The US Navy continues to insist that it will build 108 P-8A aircraft to replace its dwindling fleet of P-3C Orions despite doubts by some analysts about its full funding through 2019 (initially, 155 P-8s had been envisioned to replace the Navy’s P-3C fleet which had numbered about 288 until recently).
International involvement in development of the P-8A has been a tentative affair. Italy, Canada, and Australia all indicated initial interest. However, over the past several years, as costs escalated and our allies diverted more and more of their military budget to domestic social programs, co-funding by other countries pretty much dried up despite Boeing’s initial offer to let allied nations participate in the P-8’s development and design for a contribution of about $800 million each. Now, talk of an international “P-8i” restarts a possible cash influx into the program to create the new aircraft from the Boeing 737-800EX. At the recent Farnborough Air Show, Boeing and Navy representatives noted that upcoming "spiral development phases" of the P-8 might include production offset agreements, user-supplied mission payloads, and other types of international customer participation.
The story of the P-8 is full of twists and turns. There were initially to have been an additional 50 or so P-8 ELINT variants to replace the EP-3E. Then, DOD decided that it made more sense to combine the Navy’s SIGINT and ELINT missions with the Army’s, so the ELINT P-8 was dropped. Instead, the Embrauer RJ-145 was tentatively chosen to replace both the Navy’s EP-3E and the Army’s Guardrail and Aerial Common Sensor aircraft. Unfortunately, once the Army and Navy tried to pack all the crew and equipment required into the 145 it was discovered that not only would the aircraft be taxed to lift everything and actually fly, but the engines’ generators would be unable to produce either the required electric power or the required air-conditioning. Back to the drawing boards.
Complicating the picture further has been the Navy’s Persistent Unmanned Aerial Surveillance Program (PUMAS). As of the fall of 2005, the Navy was looking at upgradeable unmanned systems to conduct persistent maritime intelligence, surveillance, and reconnaissance mission to serve to multiply the capabilities and ocean coverage of the P-8A Multimission Maritime Aircraft (MMA). Such a UAV – developed under the Broad Area Maritime Surveillance Program (BAMS) -- had been announced along with the MMA Program at its inception, although the PUMAS acronym had not yet been announced. Last fall the Naval Air Systems Command awarded four contracts for PUMAS to provide upgradeable unmanned persistent maritime intelligence, surveillance, and reconnaissance capabilities. The vendors chosen for this first phase were Boeing (St. Louis, MO); General Dynamics Advanced Information Systems (Dayton, OH); Lockheed Martin (Eagan, MN); and Northrop Grumman (Bethpage, NY). Each of the contracts awarded for this initial phase was valued at around $1 million. This first phase of the PUMAS program was to run until August, 2006, ending with the creation of performance metrics.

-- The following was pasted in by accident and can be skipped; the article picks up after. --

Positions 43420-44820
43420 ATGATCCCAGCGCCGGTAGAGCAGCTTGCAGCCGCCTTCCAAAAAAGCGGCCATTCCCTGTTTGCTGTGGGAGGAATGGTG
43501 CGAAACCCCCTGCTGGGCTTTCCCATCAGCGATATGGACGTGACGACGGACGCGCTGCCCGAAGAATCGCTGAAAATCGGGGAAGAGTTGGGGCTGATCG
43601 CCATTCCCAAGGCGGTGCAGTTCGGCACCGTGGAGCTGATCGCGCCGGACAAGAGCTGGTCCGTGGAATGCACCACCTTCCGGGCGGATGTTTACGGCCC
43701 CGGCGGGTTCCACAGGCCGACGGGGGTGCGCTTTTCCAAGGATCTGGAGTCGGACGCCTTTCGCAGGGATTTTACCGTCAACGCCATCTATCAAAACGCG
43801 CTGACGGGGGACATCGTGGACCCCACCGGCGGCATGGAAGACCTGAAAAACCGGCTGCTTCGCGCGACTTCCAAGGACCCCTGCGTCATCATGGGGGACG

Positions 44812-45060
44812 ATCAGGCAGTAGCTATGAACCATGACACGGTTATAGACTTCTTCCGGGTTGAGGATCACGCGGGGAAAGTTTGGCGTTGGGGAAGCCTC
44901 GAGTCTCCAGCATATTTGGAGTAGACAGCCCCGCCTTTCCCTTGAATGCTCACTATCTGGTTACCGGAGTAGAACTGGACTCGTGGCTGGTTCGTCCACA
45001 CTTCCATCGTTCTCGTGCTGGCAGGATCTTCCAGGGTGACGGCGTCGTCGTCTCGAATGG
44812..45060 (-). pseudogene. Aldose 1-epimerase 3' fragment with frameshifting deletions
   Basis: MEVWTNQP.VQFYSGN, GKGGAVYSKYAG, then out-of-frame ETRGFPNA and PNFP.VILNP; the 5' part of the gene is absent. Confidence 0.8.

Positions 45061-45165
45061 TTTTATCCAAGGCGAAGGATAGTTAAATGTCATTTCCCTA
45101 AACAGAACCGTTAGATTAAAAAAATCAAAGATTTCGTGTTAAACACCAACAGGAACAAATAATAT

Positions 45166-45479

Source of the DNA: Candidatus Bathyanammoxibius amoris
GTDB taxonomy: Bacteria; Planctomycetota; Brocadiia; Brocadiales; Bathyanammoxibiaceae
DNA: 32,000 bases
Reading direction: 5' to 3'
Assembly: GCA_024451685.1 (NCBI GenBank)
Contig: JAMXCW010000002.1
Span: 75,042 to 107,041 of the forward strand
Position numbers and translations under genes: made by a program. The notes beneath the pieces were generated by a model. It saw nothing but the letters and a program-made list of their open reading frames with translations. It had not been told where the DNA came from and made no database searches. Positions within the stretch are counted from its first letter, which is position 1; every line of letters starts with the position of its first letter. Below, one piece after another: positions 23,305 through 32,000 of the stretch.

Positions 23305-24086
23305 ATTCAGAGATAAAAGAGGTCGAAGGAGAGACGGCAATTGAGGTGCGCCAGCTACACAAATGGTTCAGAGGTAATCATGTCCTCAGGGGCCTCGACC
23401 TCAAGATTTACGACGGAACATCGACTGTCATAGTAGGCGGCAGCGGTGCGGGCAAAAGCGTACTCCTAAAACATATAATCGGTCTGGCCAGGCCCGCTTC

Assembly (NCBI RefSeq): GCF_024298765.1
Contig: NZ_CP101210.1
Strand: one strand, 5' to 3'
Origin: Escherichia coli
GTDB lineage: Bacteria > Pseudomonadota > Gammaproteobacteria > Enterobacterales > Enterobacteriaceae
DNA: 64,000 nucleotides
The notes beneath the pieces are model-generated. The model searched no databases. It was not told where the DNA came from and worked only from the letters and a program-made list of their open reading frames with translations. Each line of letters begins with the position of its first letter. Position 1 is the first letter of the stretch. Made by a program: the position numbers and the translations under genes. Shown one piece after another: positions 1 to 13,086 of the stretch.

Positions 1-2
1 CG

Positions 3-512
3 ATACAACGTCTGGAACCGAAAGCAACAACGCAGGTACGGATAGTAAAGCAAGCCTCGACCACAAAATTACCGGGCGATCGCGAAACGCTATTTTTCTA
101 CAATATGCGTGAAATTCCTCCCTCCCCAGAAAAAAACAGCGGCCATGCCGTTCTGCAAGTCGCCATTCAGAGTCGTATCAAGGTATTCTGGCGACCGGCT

As of this date PUMAS remains the program of record for Navy UAV development. By the fall of 2006, a draft request for proposals (RFP) is expected, with a final RFP in January 2007. While not yet defined, it is expected that several varieties of a PUMAS UAV will be developed. While BAMS is being developed primarily for anti-submarine warfare, requiring a low-level, high-endurance aircraft, another BAMS variant is expected to be a high-altitude, fast-mover for other duties.
Boeing’s recent noting that it believes there to be a potential overseas P-8 market of 100 aircraft for allies now flying the P-3C is probably welcome by those looking for a replacement for these tired airplanes. According to reports, such potential overseas buyers include not only Italy, Canada, and Australia, but Chile, Argentina, Portugal, Japan, Spain, South Korea, Norway, Greece, Pakistan, Thailand, New Zealand, and The Netherlands (although Holland just very publicly sold its last P-3 aircraft to Germany as part of Holland’s basically unilaterally disarming itself to spend most of its money on more social programs).
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